It’s Not All about Major Gifts: 10 Ways to Succeed with Small Gift Fundraising

Small giftsToday I went to research something online and ended up viewing the first entry Google gave me – which was on Wikipedia. To my delight, I ran into an awesome fundraising campaign (this is an occupational hazard with fundraisers – we actually like and admire things like pledge breaks when they’re done well)!

Here’s what I found superimposed at the top of the screen:

DEAR WIKIPEDIA READERS: To protect our independence, we’ll never run ads. We take no government funds. We survive on donations averaging about $15. Now is the time we ask. If everyone reading this right now gave $3, our fundraiser would be done within an hour. We’re a small non-profit with costs of a top 5 website: servers, staff and programs. If Wikipedia is useful to you, take one minute to keep it online and ad-free another year. Please help us forget fundraising and get back to Wikipedia. Thank you.

I could then make a one-time gift of $3, $5, $30 or $50, or a monthly gift of $10, $20, $100 or other.

It’s not all about major gifts for everyone, and this was a great reminder. Even though many nonprofits survive by the grace of 3% of their donors providing 97% of their contributed income (or something closer to the 80/20 rule) there are indeed nonprofits that are exceptions to this rule (e.g., Heifer International raises about 80% of it’s funding from small donations; American Red Cross relies heavily on small donations during disasters). Wikimedia lives online and is a resource used extensively by the masses. So it makes sense to go to the masses online in order to fund their endeavor.

It worked on me!

You should not eschew small gift fundraising, even if the lion’s share of your funding comes from major donors. Whenever you can get a donor in the door, one with affinity for your cause, you should. And since I’m clearly using Wikipedia, I’m likely a good candidate when it comes to affinity.

NOTE: I’m distinguishing between affinity-based grassroots fundraising vs. transaction-based fundraising where someone may make a one-time transaction in return for a value that’s not really related to your mission (e.g., a gift in exchange for a free tote bag; a gift that is really an auction or raffle ticket purchase; a gift that is really a golf tournament entry fee; a quid pro quo gift made because a friend is chairing a dinner dance, etc.). The transactional small gift is just that. A business deal. It doesn’t create loyal supporters or long-term sustenance for your organization. But not all new gifts need be transactional gifts. They can be akin to a great first date – and the prelude to a long, fruitful relationship.

So let’s take a mini-break from thinking about major gift fundraising (of which I’m a huge proponent  — and, in fact, I’ll be offering a course beginning late January on major gifts for small and medium-sized shops; so watch for it!).

Let’s look at 10 ways to succeed with small gift fundraising:

  1. Your request must be perceived as more than reasonable.  This Wikipedia request is downright easy. If I give even just $3.00 I’ll feel good because that’s what was asked.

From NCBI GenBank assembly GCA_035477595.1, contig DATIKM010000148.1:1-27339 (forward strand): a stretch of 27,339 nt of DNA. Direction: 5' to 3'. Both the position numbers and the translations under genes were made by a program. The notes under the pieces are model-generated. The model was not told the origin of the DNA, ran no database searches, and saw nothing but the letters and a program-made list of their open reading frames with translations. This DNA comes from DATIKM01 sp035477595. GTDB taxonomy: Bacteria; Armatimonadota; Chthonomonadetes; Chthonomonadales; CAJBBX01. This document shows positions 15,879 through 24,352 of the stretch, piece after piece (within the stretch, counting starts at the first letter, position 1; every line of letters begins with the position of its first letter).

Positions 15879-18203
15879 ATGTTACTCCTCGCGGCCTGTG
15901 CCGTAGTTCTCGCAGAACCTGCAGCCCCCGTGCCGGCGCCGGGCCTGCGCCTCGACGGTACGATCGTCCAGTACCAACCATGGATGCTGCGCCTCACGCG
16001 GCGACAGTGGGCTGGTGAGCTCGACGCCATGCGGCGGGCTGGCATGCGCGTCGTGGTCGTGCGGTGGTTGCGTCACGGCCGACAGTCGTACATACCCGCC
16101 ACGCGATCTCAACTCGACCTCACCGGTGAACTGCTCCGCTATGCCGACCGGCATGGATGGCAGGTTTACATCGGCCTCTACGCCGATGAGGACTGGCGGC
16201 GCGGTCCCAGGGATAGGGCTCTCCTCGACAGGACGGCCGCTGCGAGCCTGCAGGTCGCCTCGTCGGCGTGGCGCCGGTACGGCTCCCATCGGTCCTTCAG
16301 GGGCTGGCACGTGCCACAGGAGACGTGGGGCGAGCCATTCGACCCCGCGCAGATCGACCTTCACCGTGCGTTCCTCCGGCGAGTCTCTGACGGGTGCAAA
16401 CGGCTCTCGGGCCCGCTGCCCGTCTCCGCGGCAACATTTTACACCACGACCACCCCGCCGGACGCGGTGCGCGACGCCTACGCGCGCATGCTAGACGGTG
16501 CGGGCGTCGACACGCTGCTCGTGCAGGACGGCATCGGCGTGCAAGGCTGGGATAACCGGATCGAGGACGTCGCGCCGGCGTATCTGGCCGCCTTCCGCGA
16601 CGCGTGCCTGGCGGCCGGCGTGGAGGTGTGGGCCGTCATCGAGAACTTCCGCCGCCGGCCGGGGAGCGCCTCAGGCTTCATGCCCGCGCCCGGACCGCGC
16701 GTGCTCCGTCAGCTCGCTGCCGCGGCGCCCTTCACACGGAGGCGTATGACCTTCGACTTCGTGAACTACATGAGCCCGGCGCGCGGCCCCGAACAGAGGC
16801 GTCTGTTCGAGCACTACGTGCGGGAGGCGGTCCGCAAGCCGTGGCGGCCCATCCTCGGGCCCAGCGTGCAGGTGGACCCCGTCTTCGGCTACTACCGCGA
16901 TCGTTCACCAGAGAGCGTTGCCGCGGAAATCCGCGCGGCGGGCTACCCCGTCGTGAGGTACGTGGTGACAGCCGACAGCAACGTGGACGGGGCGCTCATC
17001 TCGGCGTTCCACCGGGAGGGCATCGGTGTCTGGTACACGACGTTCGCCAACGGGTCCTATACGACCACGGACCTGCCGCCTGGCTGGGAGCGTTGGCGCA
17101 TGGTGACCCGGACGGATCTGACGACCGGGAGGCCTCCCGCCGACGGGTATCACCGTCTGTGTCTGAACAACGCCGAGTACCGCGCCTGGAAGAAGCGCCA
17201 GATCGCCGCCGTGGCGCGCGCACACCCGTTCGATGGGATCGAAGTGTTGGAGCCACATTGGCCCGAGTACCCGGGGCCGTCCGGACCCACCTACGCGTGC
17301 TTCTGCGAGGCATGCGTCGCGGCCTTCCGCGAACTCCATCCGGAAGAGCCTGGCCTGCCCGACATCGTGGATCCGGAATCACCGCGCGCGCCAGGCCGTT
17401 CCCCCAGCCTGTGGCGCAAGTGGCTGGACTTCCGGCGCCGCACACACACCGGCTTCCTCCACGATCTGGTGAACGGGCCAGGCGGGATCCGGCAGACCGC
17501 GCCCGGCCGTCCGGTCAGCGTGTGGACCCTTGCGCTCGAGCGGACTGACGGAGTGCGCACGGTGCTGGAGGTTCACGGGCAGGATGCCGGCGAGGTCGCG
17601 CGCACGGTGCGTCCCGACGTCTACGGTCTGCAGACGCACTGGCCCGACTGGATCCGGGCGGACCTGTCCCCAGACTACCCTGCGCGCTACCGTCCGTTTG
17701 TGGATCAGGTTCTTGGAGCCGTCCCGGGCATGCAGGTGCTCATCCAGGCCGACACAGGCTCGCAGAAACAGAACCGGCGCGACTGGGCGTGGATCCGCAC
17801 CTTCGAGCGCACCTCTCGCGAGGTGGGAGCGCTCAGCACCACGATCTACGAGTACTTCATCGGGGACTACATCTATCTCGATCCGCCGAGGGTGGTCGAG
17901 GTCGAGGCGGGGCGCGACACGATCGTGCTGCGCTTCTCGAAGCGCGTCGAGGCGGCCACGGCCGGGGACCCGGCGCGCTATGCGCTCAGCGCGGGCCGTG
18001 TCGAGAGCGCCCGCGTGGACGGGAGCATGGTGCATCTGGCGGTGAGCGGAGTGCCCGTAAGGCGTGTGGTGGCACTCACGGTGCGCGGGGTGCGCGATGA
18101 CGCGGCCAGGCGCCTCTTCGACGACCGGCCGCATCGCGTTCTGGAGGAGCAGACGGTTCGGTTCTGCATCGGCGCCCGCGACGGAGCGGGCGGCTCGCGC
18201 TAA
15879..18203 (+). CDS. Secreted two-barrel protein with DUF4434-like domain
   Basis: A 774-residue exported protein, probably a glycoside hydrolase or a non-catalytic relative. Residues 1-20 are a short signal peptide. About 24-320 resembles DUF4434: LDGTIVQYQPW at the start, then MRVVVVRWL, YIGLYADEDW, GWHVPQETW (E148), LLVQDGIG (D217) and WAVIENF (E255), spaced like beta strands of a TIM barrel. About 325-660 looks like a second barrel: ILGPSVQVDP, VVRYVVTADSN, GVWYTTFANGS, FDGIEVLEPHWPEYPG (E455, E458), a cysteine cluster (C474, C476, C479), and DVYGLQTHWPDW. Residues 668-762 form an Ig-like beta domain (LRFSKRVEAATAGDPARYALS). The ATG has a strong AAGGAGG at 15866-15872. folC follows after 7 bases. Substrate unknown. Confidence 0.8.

2. Your small donor must be made to feel like a big shot. In terms of what Wikipedia is asking, I can pick their very top category — $50 – and feel like a major donor. After all, it’s way beyond the $3 minimum requested and also more than three times their average gift. And I’m investing in journalistic independence – this makes me feel good!
  3. Your ask must be targeted towards a specific goal.  In this case, it is to keep Wikipedia ad-free for another year. Often small gift campaigns are for special (e.g., disaster relief) or incremental (e.g., a new truck) needs. The best small gift campaigns are followed by subsequent small gift campaigns for different projects. As long as a legitimate case is made, and folks are engaged in a fresh way, donors will support multiple philanthropic opportunities in the course of the year – and give more overall than if asked to give for just one initiative.
  4. Your ask must be targeted to someone with affinity for the cause. My response would’ve been different if a version of this same appeal were made on a site that advocated something I don’t believe in and/or have a use for. And even if for some reason I were persuaded to make a one-time small gift, I wouldn’t be likely to repeat. In the long term, you want to put resources into acquiring donors you can renew.
  5. Your ask must trigger impulse giving.  People don’t think a lot about small gifts; they don’t have the time for analysis and contemplation. You’ve got to capture folks’ interest and imagination in the moment; then trigger their impulse to respond in the affirmative (Social psychologist Robert Cialdini talks about this in Influence: The Psychology of Persuasion). This caught my attention mid-research, and influenced me to give by offering a simple reason: because Wikipedia is useful to me.
  6. Your donor must be able to easily and quickly respond. Remember: small gifts tend to be impulse gifts. Anything that gets in the way of giving gets in the way of the impulse. Online giving has vastly facilitated small gift fundraising, making it possible for folks to give on a moment’s notice. But if your website is not optimized for mobile, or if your donor has to click multiple times to get to your donate form, you’re going to lose folks along the way.
  7. Your organization must be able to secure contact information so you can steward the gift and renew the donor’s support. Again, this is where online giving is great – and head and shoulders above getting donations dropped into a bucket at curbside. You can’t follow up with folks unless you know who they are.